Errrr, maybe this just me, but isn't that blindingly obvious? Anyway, their solution is to run an extension lead to solar farms in southern Italy. But in true GreatApe style, that got me thinking that as High Voltage Direct Current transmission lines have losses of 3% per 1,000km and it's less than 2,000km from the Sahara to the UK as the crow flies, we should fill the desert up with ever so cheap solar and just have a 6% hit in losses. In fact, run the cables in a north easterly direction as we hit peak demand in early evening, the sun is still shining in the source region. No need for storage.

    Bung in these: https://www.bbc.co.uk/news/science-environment-48910569 and we can re-green the deserts and suck out all that excess carbon out of the atmosphere.

    I have solved the problem of climate change. You're welcome. I'm expecting a load of Thank Yous and a Nobel Prize.

    This will make these desert countries energy producers leading to stable democratic governments and raising the standard of living of their people. Countries like Algeria, Libya, Iraq, the Middle East. Hang on..............................


    Yes a world super grid is one solution to the intermittent problem however it's quite unlike as we wouldn't want to be dependent on one country. With oil and now with gas it's tradeable so of for whatever reason say Iran is !!!!ed with us we just buy from Saudi and whoever Saudi was Gona sell to buys from Iran. Not possible with a fixed line into a fixed country or two

    But the EU is lucky because offshore wind power produces more in the winter than the summer
    40% CF overall but 30% summer 50% winter

    What this means is if the EU had say 100GW of wind power we would get 30GW average summer 50GW average winter so more output when more is needed

    Also Norway while not a total solution can be a partial solution to the UK perhaps as much as 10GW of seasonal storage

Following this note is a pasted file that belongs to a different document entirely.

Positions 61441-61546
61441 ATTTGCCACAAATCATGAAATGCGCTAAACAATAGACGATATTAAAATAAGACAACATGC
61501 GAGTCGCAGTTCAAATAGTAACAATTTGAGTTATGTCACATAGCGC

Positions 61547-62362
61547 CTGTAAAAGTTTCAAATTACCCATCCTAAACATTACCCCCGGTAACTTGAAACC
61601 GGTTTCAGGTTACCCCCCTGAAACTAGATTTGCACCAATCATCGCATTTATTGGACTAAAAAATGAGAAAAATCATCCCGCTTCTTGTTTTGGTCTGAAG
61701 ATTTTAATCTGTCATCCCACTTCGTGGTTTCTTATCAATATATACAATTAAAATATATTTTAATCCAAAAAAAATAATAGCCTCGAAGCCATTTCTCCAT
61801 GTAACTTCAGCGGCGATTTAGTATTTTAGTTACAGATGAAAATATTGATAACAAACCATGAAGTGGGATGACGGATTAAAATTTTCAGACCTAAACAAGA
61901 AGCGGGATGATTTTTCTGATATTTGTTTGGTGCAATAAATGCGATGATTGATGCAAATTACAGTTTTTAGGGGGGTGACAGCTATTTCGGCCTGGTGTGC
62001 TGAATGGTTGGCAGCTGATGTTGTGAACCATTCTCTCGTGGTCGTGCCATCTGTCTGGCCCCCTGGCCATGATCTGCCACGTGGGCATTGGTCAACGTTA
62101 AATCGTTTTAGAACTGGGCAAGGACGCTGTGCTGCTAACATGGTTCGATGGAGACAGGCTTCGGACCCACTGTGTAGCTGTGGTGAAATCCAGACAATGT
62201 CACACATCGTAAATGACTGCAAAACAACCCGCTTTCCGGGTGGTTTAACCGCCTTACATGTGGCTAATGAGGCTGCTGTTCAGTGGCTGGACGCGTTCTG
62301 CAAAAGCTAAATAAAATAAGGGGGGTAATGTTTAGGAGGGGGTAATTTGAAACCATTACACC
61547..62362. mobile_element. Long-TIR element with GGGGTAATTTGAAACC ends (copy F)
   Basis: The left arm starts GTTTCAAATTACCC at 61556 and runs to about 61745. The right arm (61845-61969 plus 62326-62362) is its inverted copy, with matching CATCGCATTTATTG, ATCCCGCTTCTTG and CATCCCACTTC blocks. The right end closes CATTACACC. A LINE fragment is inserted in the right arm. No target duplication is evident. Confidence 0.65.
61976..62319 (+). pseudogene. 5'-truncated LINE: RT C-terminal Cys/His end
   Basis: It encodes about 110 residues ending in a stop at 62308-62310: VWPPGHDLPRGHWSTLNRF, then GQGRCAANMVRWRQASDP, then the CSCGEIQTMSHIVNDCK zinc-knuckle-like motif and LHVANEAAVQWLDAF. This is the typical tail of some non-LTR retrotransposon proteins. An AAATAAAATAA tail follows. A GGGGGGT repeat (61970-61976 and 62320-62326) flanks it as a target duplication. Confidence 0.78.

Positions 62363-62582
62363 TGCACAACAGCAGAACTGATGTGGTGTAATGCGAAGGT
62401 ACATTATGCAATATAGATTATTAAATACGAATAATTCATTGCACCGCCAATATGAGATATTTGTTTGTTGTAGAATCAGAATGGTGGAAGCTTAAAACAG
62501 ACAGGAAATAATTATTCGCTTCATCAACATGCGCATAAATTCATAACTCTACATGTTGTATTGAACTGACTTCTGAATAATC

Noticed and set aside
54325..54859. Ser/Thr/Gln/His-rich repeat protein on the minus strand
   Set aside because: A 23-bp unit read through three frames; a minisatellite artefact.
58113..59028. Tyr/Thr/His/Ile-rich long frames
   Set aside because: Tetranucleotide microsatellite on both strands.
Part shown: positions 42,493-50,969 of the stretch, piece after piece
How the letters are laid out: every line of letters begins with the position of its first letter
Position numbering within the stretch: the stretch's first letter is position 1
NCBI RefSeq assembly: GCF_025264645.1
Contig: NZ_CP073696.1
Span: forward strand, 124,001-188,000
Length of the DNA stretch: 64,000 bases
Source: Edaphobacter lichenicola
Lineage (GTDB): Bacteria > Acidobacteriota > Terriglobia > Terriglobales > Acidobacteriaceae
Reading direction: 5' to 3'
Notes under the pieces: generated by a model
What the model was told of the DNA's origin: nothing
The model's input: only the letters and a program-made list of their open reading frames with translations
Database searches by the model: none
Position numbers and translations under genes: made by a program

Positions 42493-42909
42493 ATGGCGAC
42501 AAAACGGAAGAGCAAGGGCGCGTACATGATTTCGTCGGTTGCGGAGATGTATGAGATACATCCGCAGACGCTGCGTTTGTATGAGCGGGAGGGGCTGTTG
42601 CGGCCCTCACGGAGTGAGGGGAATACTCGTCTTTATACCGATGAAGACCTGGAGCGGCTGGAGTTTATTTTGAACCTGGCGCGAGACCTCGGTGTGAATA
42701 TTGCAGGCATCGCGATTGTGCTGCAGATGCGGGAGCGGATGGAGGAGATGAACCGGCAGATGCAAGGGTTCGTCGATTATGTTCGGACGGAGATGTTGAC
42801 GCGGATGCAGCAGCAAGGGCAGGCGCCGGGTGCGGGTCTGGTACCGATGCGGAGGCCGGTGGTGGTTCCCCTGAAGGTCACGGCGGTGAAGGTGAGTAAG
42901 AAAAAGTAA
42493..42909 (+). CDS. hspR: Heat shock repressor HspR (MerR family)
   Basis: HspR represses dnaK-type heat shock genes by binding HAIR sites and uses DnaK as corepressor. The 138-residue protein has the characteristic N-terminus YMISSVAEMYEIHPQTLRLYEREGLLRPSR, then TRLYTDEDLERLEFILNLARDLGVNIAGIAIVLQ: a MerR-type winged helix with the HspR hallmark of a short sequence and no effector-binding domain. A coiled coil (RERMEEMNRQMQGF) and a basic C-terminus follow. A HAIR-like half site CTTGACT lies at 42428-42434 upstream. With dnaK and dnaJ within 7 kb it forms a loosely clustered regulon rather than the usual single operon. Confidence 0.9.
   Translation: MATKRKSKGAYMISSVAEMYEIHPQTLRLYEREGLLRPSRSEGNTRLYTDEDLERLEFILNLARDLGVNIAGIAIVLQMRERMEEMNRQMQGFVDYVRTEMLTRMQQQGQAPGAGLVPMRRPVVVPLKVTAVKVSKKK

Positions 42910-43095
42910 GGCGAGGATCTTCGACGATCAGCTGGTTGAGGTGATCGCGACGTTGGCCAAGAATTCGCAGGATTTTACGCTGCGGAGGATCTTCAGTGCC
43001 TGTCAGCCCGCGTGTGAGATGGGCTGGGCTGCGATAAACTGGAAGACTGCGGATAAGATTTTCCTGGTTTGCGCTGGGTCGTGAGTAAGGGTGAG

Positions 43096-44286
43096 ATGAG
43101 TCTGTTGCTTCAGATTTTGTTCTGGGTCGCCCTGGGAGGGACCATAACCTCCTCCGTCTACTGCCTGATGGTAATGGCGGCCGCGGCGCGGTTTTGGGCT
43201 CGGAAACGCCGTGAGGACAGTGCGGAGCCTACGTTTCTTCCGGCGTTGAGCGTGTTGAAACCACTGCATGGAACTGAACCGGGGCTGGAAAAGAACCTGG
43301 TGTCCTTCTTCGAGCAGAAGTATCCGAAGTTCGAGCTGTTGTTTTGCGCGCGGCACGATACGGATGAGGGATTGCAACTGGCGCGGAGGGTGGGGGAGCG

Most realistic of all is that we don't phase out Natural gas for a long time say 20+ years which gives us a lot of time to come up with ideas. Perhaps someone will figure out a cheap effective way to insulate homes and other buildings so the seasonal heating demand peak isn't so great
  • zeupaterzeupater Forumite
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    Piddles wrote: »
    ... This will make these desert countries energy producers leading to stable democratic governments and raising the standard of living of their people. Countries like Algeria, Libya, Iraq, the Middle East. Hang on..............................
    Hi

    Nail, head & whack come to mind, but I think that's what you were conveying anyway! .... :cool:

    Storage (and more importantly, strategic storage) really does need to be addressed if emissions reductions are to be taken seriously and that's the case even if long term schedulable renewable energy sources such as tidal or tidal flow solutions are introduced into the mix.

    Not addressing this basic issue simply results in continued use of carbon based generation capacity to balance supply to demand even when a short-term shortfall occurs ... but then again, wouldn't maintaining the status quo suit the business model of a large slice of the UK's energy provision sector?! ...

    HTH
    Z
    "We are what we repeatedly do, excellence then is not an act, but a habit. " ...... Aristotle
    B)
  • PiddlesPiddles Forumite
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    GreatApe wrote: »
    But the EU is lucky because offshore wind power produces more in the winter than the summer
    40% CF overall but 30% summer 50% winter
    CF?

    Presumably the Sahara sun is more reliable than the North Sea wind?
  • Piddles wrote: »
    CF?

    Presumably the Sahara sun is more reliable than the North Sea wind?


    CF short hand for capacity factor

    The Sahara sun produces more in our summer and less in our winter as it is the northern hemisphere, not what we want for seasonal heating

    Also any HVDC lines will only operate at 25-30% of capacity (0 during the night 100% during noon average 25-30%). Maybe this can be increased to 50% with batteries but that gets expensive